I think I need to periodize my training more thoughtfully and increase my ability to ride strong at the last half of the race after a strong fast start. I'll be pondering this for awhile as I plan for next season (still have one more race this sunday) I'm tempted to get a coach or buying a training plan but I think I can do a good job of self coaching if I think it through enough. I guess part of the trick is to train smarter and more efficiently not necessarily more.
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  12. #12
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    Quote Originally Posted by nathanbal
    if you are training for around 10-12 hrs per week or 4-6 times per week how much time should be spent doing "sweet spot training"?
    It depends on what you can handle. If 10-12 hours is more than you've ever done in the past, then you might not be able to do more than a couple of tough workouts per week and even the Sweet Spot workouts might qualify as tough.

    If, otoh, you are used to that much training, then you could probably do SST for most of your workouts, especially heading into the "off-season" or whatever we're calling the next three months. That's pretty much what I'll be doing.

    Your body will probably tell you ( but you have to be listening) which category you fall into and when you can handle more

  13. #13
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    Quote Originally Posted by 2fst4u
    I have time to throw in another workout during the week bringing the weekly hours up-but I have a hard time knowing how long to let my legs rest for the next workout. The current workouts make my legs tired/fatigued for 2-3 days. When I don't rest enough my legs feel like crap on the bike. Last years plan was 7-9 hours a week and wasn't very effective (probably not enough intensity) This years plan is only 4-5 hours a week with oodles of intensity and has produced way better results than a 8-9 hour plan. I probably need to strike a balance between the 2.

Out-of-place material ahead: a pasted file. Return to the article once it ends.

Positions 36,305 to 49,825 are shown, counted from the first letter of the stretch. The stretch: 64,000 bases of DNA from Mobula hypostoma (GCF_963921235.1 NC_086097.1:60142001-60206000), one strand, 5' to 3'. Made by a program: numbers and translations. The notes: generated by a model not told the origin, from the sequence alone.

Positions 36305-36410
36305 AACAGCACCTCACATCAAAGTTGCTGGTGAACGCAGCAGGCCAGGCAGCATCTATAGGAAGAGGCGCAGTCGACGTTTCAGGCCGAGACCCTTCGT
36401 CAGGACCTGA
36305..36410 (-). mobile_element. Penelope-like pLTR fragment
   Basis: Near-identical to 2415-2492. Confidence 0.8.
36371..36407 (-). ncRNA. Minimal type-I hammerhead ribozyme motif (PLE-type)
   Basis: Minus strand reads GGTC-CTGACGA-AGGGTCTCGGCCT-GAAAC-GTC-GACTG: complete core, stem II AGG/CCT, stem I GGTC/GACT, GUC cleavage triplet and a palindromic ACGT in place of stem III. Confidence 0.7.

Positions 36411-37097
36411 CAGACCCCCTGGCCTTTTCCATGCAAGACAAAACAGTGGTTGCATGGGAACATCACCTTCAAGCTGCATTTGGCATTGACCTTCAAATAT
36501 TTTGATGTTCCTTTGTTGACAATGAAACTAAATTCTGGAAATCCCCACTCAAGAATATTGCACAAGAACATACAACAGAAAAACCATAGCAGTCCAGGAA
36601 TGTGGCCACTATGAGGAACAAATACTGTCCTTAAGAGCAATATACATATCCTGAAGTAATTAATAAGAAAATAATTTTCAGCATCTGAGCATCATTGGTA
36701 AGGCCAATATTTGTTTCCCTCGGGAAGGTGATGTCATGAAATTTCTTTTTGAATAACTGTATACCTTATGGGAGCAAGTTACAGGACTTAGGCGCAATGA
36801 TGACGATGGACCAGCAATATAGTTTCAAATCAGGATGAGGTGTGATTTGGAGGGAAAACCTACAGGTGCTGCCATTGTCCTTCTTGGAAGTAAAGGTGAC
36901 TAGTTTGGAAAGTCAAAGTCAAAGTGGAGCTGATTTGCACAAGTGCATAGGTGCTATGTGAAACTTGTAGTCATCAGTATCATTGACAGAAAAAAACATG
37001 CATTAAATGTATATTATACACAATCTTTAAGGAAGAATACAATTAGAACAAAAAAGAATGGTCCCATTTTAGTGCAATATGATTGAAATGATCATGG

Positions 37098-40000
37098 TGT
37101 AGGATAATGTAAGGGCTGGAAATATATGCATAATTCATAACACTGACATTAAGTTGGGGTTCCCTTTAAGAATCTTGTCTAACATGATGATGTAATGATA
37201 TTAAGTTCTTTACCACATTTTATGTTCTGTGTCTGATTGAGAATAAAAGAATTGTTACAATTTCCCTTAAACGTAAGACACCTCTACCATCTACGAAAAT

I think I need to periodize my training more thoughtfully and increase my ability to ride strong at the last half of the race after a strong fast start. I'll be pondering this for awhile as I plan for next season (still have one more race this sunday) I'm tempted to get a coach or buying a training plan but I think I can do a good job of self coaching if I think it through enough. I guess part of the trick is to train smarter and more efficiently not necessarily more.
    How do you recover from your workouts in terms of nutrition and rest? There might be something there.

    Also, any chance of adding one longer ride per week (not necessarily easy, but not crazy hard), and gradually increasing the time? I think that recovery from workouts is easier and faster when you have a bigger base (in old terms...miles in your legs)and the endurance itself is something you acknowledge you need.

  14. #14
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    In my opinion, you build up to the volume you want (measured in time) on real easy efforts, then you start adding intensity gradually so you figure out what is sustainable.

    If climbing is your biggest weakness, guess what you should work on most?

  15. #15
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    more volume. it sounds like you have good intensity. If you can get a ride in over three hrs atleast once a week it would help. You do need a recovery day somewhere. maybe try some form of block training.....3-4 days hard day off, repeat.
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  16. #16
    Giant Anthem
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    Good stuff

    Thanks guys for all the suggestions-Sorry I haven't posted up on this thread lately. I started another thread "help me be a climber" so a lot of you have kicked in some advice on that one as well. Thinking this through I realize that my training plan got me faster than last year (still only 2.5 years old racing age so gains have come quick) but I haven't improved much since I peaked in early summer. Like LMN said it's challenging for a rider to improve throughout the season and takes a well put together plan to do so. This season I got stuck doing the same thing the last half of the year. Anywho, with as much advice as everyone is helping with, I hope to improve the weak areas and do well next season. Anaerobic power/power at threshold all needs to improve-thanks for all the suggestions guys.